When we are mutually accountable to one another, engage both firmly and openly,
speak clearly, and listen carefully, our dialogue becomes robust.
It challenges, stretches, tests, and renews.
"If you want peace, work for justice!" This saying by Pope Paul VI has had enormous power and influence. While rooted in Christian scripture and affirmed by centuries of theological tradition, it is a phrase that has also been taken up by many beyond the churches. It encapsulates a holistic vision of peace with justice.
Christian churches worldwide will have a new opportunity to recommit themselves to a just peace when they gather for the International Ecumenical Peace Convocation in Kingston, Jamaica, in May 2011. This will also be an opportunity for the churches and the ecumenical community to explore future directions in peace work, to continue to build peace rooted in justice together. The event will bring to an end the World Council of Churches' (WCC) Decade to Overcome Violence (2001-10) during which many activities and educational projects came into being in different parts of the world, seeking to break down unjust structures that yield to violence and to build up bridges of justice, reconciliation, and peace. To underline the churches' commitment to interreligious dialogue and cooperation, several Buddhist, Hindu, Jewish, Muslim, and indigenous religious leaders will attend the convocation, bringing unique perspectives from their traditions to the discussions and celebration.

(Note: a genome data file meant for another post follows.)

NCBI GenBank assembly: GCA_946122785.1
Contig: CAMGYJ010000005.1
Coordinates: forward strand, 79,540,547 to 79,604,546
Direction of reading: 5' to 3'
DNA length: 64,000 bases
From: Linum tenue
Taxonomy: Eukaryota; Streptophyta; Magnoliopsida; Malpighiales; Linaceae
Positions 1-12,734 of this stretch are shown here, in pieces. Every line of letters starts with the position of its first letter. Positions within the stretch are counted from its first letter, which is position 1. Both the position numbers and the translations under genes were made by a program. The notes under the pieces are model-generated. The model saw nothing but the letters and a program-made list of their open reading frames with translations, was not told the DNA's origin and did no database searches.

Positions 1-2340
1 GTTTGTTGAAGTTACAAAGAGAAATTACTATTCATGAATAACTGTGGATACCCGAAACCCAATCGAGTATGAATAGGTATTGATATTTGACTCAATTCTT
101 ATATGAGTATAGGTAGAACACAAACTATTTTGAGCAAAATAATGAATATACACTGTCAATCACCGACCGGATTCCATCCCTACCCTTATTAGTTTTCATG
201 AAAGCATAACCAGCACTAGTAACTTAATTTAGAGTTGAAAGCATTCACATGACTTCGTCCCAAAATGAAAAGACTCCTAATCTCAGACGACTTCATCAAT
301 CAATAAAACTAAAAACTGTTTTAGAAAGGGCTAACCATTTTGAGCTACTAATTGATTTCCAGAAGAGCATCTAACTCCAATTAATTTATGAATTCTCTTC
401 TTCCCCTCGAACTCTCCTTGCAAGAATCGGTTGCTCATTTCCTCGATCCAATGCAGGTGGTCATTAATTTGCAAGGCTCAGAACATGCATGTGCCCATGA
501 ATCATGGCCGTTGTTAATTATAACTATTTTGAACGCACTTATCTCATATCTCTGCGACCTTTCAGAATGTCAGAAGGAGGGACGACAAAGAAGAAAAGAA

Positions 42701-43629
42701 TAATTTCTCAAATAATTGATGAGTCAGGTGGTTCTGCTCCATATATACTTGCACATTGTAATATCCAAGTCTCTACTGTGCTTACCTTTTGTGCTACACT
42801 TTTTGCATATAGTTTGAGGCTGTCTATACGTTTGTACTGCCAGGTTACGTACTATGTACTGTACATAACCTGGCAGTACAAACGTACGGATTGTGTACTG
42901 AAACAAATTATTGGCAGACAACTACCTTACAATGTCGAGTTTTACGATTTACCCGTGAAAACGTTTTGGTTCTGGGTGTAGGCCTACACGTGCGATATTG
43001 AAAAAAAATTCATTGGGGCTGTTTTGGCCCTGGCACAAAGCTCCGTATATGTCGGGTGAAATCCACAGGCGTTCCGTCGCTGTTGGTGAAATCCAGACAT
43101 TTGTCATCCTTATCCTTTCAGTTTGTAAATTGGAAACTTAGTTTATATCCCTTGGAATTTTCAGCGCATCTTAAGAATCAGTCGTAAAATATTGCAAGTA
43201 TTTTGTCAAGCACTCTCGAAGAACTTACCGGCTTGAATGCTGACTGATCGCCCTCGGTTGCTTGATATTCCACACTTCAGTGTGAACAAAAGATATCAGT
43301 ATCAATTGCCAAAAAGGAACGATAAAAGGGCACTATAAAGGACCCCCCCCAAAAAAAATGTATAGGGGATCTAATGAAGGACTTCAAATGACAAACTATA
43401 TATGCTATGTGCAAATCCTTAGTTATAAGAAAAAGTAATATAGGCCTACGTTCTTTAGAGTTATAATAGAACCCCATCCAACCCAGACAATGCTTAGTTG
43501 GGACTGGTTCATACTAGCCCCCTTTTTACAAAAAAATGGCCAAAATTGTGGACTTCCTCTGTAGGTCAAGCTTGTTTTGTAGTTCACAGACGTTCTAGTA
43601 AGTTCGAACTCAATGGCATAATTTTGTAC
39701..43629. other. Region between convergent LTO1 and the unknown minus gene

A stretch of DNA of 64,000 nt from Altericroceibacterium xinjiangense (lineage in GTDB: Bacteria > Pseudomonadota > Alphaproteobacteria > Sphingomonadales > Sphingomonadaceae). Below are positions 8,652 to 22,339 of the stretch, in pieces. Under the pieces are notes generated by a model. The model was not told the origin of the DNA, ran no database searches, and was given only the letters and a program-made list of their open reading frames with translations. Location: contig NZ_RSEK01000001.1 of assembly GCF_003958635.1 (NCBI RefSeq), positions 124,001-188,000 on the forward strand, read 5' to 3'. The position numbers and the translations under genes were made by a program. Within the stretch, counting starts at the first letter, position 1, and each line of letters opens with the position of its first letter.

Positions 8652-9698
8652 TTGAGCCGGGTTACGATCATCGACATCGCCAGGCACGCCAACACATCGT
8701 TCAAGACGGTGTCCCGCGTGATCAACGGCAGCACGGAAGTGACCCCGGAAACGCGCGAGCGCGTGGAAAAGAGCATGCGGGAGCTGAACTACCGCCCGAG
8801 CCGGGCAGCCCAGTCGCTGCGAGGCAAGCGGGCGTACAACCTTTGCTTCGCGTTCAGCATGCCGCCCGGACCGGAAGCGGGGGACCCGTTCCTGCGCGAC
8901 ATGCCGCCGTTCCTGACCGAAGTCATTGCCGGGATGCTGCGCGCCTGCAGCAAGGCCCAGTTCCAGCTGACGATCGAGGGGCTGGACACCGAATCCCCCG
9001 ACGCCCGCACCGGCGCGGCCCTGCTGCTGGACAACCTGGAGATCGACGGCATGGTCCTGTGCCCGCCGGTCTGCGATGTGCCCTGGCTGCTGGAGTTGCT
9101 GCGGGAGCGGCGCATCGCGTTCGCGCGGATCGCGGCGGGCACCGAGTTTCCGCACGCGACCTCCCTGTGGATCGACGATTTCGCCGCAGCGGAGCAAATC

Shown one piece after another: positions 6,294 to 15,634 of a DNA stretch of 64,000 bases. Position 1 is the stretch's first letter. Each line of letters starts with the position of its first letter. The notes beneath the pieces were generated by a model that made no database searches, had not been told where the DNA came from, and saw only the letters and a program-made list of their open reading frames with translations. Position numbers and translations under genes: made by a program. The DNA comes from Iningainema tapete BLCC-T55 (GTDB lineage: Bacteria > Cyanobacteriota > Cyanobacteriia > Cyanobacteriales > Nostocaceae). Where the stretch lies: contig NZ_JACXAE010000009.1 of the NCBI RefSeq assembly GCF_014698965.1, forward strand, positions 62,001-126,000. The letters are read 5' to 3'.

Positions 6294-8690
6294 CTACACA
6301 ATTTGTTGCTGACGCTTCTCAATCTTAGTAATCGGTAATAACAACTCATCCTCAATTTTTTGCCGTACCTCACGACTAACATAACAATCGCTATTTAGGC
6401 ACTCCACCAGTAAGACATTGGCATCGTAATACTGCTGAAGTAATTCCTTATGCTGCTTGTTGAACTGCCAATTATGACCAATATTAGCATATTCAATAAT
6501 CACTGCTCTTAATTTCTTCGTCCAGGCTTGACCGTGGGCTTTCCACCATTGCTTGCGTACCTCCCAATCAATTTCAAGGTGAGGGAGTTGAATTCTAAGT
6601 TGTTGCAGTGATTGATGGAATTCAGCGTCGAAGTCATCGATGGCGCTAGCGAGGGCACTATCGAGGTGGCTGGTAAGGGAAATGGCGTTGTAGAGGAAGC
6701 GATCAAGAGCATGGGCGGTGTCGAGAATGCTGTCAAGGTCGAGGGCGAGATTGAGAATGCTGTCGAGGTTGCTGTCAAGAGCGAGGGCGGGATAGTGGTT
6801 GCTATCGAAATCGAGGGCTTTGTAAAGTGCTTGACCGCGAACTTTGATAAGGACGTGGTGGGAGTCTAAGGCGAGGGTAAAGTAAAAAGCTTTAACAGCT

The WCC has for many decades been at the forefront of interreligious dialogue and cooperative action. Firmly rooted in our faith in the Triune God, whom we know as Creator, Redeemer (Jesus Christ), and the Sustainer of life (Holy Spirit), we engage with partners in many religious traditions who are as firmly committed to the basic tenets of their faith traditions. In this there is no attempt to convert one another to the other's faith, yet all participants come away from the dialogue with a renewed understanding not only of the other but of his or her own faith. Indeed, we engage in dialogue because we have something of conviction to say. When we are mutually accountable to one another, engage both firmly and openly, speak clearly, and listen carefully, our dialogue becomes robust. It challenges, stretches, tests, and renews. The miracle is that it is precisely through these tough negotiations that harmonious relationships can often emerge, creating new opportunities for mutually enriching cooperative action.
In the Norwegian Christian-Muslim dialogues in which I engaged for many years, the question of how religious leaders address violence in family life was a serious topic of conversation. As the dialogue developed, we realized that we had to challenge not only the culture of the other but also our own at the same time. Deepening dialogue creates a trusting environment in which partners can feel free both to be critical of the other and also to be self-critical in the presence of the other. Justice requires such transparency, which in turn produces a harmony in which we can let our voices sound together.